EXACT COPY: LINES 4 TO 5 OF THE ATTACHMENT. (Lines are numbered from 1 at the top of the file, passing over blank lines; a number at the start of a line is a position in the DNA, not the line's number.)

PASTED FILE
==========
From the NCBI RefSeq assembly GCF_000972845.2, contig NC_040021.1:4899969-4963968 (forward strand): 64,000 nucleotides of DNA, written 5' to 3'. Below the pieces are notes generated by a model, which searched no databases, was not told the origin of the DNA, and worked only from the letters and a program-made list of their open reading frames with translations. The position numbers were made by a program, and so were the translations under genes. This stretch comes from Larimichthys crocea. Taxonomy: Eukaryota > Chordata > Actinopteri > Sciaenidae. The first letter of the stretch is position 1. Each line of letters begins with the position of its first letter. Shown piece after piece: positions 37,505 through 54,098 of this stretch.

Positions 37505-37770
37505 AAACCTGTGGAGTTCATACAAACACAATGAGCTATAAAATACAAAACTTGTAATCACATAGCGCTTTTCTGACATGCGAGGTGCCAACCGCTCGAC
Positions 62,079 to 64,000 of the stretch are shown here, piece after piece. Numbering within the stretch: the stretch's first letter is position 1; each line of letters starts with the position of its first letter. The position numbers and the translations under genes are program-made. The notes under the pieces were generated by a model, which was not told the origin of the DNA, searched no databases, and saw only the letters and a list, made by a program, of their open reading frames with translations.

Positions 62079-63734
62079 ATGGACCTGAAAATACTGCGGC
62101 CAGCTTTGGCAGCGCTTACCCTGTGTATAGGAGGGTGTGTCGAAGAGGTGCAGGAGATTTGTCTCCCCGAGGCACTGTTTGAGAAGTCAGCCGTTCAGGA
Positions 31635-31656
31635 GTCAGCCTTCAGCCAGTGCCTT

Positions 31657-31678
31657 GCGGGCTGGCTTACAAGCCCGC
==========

Positions 62,079 to 64,000 of the stretch are shown here, piece after piece. Numbering within the stretch: the stretch's first letter is position 1; each line of letters starts with the position of its first letter. The position numbers and the translations under genes are program-made. The notes under the pieces were generated by a model, which was not told the origin of the DNA, searched no databases, and saw only the letters and a list, made by a program, of their open reading frames with translations.

Positions 62079-63734